Cisco has been running a cute commercial lately in which Juno star Ellen Page visits the “new classroom.” The big moment comes when a class of Canadian students energetically greets their Chinese counterparts on a Cisco-powered videoconference machine. There’s lots of shouting of “Ni hao!” and general excitement about our flattening world.

And all I can think is, “Those kids in China should be in bed!”

See, while there are books and Web sites and management courses about understanding the cultural and economic hurdles of doing business globally, there’s one thing you don’t often hear about.

Time zones.

Time zones are a pain. And, unless we change other people’s morning into night, they’re something us Transumers with colleagues and customers in other countries will always have to deal with.

So here are a few friendly pointers for dealing with the perils of longitude:

Know what time it is. Really.

The recent move of North American Daylight Savings Time to the second week of March didn’t help the time zone dilemma. We now have a two-week period where everything is an hour off from the norm.

It would be a good excuse if people didn’t ever mess up the other 50 weeks of the year. Unfortunately, they do it all the time, and the only thing more frustrating than getting up for a 5:30 a.m. conference call is getting up to find out the call doesn’t start until 6:30 a.m.

How do you avoid this?

  1. Check out timeanddate.com/worldclock/. It’s all on the Interwebs.
  2. Beware the Outlook Calendar automatic time zone feature. While it probably works fine most of the time, it never hurts to put the actual time for each participant in the subject and body of that meeting request.
  3. Send out a reminder. 11:30 p.m. calls are easy to forget about (intentionally or not).

Don’t give in to 24-hour email temptation.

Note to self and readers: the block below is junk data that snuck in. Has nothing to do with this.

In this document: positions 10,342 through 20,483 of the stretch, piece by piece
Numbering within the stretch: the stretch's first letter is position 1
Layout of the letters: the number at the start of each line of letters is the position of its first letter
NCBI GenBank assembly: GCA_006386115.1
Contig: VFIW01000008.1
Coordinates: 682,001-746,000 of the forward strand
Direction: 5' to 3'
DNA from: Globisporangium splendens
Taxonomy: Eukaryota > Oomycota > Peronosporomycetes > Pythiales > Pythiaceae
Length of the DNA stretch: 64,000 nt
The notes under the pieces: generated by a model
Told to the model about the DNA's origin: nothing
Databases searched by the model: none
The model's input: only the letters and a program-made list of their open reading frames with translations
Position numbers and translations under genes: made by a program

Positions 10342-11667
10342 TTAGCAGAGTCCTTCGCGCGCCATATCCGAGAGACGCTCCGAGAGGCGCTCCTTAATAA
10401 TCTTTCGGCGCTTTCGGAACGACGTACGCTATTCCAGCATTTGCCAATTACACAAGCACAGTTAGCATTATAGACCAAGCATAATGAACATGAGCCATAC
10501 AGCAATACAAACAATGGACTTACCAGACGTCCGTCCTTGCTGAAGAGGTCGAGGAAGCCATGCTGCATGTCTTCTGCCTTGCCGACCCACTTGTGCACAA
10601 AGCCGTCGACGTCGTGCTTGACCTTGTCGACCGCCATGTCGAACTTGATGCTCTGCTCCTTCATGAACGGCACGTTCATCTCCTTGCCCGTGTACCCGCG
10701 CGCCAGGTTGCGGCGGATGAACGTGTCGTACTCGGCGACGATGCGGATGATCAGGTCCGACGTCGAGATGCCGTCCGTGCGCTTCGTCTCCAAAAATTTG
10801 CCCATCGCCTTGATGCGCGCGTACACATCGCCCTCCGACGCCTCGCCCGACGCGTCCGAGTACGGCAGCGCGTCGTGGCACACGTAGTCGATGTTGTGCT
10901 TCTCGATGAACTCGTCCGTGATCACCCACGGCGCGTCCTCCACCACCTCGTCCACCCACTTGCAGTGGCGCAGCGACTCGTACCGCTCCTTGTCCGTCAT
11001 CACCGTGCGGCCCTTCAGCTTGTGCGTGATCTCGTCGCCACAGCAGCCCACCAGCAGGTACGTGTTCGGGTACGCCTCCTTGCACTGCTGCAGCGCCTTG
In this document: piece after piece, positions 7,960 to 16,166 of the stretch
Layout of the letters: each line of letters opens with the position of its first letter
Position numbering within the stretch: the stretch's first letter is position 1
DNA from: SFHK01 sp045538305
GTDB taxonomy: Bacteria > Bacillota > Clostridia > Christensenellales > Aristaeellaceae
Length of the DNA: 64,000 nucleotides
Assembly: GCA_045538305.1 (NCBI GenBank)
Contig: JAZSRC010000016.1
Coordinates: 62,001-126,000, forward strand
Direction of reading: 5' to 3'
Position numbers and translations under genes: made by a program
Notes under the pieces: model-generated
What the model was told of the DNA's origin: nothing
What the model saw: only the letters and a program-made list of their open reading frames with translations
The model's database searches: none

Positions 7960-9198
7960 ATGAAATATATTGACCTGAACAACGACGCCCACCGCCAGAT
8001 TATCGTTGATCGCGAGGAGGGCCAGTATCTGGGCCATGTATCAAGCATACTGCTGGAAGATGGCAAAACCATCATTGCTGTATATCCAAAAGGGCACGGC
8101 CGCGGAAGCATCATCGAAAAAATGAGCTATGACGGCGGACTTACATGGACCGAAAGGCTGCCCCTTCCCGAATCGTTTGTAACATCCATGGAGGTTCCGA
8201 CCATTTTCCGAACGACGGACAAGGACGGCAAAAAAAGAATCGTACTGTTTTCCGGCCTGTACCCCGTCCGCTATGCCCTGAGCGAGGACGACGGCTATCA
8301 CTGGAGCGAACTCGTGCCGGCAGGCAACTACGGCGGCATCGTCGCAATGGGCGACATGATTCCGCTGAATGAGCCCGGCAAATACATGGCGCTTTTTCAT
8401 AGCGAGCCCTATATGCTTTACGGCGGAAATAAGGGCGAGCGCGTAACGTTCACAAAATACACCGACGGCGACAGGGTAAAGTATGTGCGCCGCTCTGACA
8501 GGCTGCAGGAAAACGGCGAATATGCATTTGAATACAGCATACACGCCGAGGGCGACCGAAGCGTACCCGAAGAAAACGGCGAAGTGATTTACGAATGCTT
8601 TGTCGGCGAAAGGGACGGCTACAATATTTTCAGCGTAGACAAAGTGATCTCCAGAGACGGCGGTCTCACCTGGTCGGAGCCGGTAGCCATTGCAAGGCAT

It’s late at night. You wake up and roll over to see the light blinking on your Blackberry. You pick up the phone and see there’s an email from Geneva. You answer it. You roll back over. An answer comes back, usually accompanied by, “I can’t believe your up?” The back and forth continues. It’s now 4 a.m.

Is there some sort of weird corporate-warrior thrill from engaging in late-night email? Maybe. Do some people like the badge of honour that comes with being able to answer budget questions at all hours? Perhaps.

Is it unhealthy? Most definitely. Get some sleep.

Share the pain.

Someone on that monthly global sales call always seems to get the short end of the stick. That person is either staying up until midnight or waking up at 5:30 a.m. in order to participate. There’s nothing like trying to enjoy dinner with the looming spectre of having to dial in to the automated-conference-call lady. And, no matter how often the call happens, that poor soul always gets greeted with a “How late is it there?”

You know how late it is. You probably set up the call.

Share the pain with your colleagues and change the time every few months. Yes, it might mean that you have to get up before the sun does to discuss those projections, but your friends in Seoul or Doha will thank you for it.

One of the best parts of my job is having the opportunity to interact with people around the world. I just find these interactions much more enjoyable when everyone is awake.

Do you have any funny or frustrating time zone stories to share? Leave us a comment!